The authors then go on to show a different way why the fallacy cannot be true. In the submarine example (Fig 1b), they give a dataset where by the nature of the problem (read the paper to see the details), you could almost with certainty logically infer the value of . Thus with this dataset you could logically deduct (or obtain the same answer by using the likelihood function) the true of . The authors point out however that three of the CIs they consider encompass the likelihood interval (the range values for which the likelihood function is non-zero). They then argue
“…meaning that there is 100% certainty that these 50% confidence intervals contain the hatch. Reporting 50% certainty in an interval that surely contains the parameter would clearly be a mistake”
Again, this ‘proof’ of the fallacy being false seems problematic, in the following way. If someone gives you one of these three 50% CIs, and you know nothing else, then you might (although the authors wouldn’t!) state that your interval has a 50% probability (in the long run sense) of containing the truth, and I think this is correct. Now suppose someone then explains to you that because of the structure of the problem and the data observed, it is in fact possible to logically deduce that the true value of the parameter is guaranteed to be included in your 50% CI. In this case, it would be ridiculous to just report the 50% CI, rather than reporting that in fact we can deduce the true value of the parameter. Nonetheless, in my view this does not invalidate the 50% probability statement that was made before this clever person came along and explained to you that you could in fact deduce the true value of the parameter here. Here, basing inferences on the likelihood function or a Bayesian analysis one would be able to conclude with certainty the value of , while the researcher only using one of the three aforementioned CIs would not. In this example, and no doubt others, this shows that frequentist methods can be sub-optimal as a method of inference, and I would entirely agree with that conclusion. However, for me this does not render the ‘fundamental fallacy’ false.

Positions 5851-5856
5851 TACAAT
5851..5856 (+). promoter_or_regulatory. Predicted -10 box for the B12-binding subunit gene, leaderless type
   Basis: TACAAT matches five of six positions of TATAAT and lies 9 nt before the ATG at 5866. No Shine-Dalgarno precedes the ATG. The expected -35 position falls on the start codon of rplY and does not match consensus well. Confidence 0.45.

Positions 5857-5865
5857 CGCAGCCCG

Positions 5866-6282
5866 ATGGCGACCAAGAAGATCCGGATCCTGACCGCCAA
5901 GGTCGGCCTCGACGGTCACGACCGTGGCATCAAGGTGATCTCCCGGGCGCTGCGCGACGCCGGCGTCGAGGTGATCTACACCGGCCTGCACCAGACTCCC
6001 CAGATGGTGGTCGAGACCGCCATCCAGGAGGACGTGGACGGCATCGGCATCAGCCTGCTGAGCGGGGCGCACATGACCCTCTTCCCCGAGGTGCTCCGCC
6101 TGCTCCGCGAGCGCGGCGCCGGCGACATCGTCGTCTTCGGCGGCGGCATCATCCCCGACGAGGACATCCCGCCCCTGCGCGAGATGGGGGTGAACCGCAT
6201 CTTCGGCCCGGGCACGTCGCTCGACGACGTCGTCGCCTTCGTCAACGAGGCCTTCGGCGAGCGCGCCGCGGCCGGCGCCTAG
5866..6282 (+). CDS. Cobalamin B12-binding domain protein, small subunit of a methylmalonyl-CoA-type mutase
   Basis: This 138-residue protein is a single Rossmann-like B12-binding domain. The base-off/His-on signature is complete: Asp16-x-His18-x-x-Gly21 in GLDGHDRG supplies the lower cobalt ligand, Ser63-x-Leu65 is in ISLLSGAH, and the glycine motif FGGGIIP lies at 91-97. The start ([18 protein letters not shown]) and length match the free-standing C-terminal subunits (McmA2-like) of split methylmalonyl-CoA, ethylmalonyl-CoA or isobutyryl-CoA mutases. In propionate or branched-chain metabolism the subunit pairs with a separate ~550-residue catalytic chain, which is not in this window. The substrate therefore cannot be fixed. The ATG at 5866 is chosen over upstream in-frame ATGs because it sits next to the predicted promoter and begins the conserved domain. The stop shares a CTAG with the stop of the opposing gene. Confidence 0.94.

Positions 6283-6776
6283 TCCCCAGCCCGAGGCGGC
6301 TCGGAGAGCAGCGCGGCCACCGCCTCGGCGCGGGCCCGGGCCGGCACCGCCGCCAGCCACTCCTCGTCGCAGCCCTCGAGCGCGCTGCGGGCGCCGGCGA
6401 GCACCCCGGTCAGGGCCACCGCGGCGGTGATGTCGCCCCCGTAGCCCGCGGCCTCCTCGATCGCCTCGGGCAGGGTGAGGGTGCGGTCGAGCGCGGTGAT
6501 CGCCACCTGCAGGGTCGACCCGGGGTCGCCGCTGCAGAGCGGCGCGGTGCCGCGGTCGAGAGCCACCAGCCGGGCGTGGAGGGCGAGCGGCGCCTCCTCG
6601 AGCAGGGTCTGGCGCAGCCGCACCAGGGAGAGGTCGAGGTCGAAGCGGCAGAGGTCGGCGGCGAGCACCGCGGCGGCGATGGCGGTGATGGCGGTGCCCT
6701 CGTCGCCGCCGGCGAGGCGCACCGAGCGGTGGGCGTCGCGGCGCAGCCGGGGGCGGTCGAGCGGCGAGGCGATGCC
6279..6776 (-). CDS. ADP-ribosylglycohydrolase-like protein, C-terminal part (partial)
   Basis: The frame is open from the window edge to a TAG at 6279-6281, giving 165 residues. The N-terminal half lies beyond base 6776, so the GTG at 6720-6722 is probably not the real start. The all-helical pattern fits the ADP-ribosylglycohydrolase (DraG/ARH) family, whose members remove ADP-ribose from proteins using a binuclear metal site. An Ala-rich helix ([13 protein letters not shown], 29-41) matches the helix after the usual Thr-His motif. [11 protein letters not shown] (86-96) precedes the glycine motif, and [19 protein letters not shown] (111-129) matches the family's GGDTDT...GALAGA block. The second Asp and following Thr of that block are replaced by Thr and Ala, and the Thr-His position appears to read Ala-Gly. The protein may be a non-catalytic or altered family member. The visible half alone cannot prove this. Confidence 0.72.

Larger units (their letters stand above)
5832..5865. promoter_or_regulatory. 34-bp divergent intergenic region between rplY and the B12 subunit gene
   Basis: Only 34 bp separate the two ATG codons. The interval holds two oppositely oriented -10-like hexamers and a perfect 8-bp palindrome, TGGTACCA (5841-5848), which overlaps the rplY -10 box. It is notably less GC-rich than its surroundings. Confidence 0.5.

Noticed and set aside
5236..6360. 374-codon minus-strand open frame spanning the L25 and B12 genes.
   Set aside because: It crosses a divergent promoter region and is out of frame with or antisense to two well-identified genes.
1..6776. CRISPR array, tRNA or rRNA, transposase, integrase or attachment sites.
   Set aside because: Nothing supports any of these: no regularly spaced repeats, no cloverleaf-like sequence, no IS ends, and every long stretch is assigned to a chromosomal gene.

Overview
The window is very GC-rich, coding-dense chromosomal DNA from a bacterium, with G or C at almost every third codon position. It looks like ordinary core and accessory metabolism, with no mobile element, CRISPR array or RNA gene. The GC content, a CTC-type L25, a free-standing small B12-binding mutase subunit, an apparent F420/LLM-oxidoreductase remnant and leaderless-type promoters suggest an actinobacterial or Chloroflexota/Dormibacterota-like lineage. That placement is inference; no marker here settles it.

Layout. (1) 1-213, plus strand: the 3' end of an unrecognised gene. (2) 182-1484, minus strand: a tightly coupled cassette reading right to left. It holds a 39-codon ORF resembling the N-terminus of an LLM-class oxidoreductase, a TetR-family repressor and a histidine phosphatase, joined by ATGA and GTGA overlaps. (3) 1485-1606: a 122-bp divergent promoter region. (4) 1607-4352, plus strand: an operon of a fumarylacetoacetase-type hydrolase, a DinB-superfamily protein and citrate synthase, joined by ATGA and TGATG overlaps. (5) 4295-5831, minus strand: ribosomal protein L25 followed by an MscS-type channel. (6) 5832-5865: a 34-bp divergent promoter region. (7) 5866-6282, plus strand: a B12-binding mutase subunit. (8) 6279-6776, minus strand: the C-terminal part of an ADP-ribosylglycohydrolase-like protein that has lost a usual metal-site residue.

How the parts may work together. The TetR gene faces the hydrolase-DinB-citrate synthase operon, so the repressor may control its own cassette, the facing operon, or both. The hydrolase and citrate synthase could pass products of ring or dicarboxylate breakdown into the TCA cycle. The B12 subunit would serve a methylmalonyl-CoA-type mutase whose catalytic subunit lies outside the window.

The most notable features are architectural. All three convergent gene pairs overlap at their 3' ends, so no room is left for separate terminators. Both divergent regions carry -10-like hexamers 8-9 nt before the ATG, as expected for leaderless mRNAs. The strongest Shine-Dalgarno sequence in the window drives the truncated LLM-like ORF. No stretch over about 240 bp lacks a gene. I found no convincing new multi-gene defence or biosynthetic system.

On giving up confidence intervals and instead being a Bayesian
The paper concludes by arguing that giving up CIs is highly advisable, in that we do not lose much, but would gain a lot by using Bayesian inference. I think I agree that one does again a lot by being a Bayesian. However, in practice it is arguably not as simple to be a Bayesian as the authors seem to imply. The difficulty of course is that to perform a Bayesian analysis we must in addition to the model specify priors for the parameters, which is sometimes easier said than done. That is not to say that specifying priors is impossible or always difficult, but simply that prior specification is not a piece of cake, and sometimes (small datasets or not much information about parameters) materially affects posterior inferences. Moreover, while for simple models it may be relatively straightforward to think about what is reasonable to specify as a prior, for more complex models it seems to me to become much more problematic. For example, in a complex model of longitudinal data, using random effects to model trajectories with cubic splines, what would be my prior about the variances of the random effects and their correlations? I’m really not sure!
5 thoughts on “On “The fallacy of placing confidence in confidence intervals””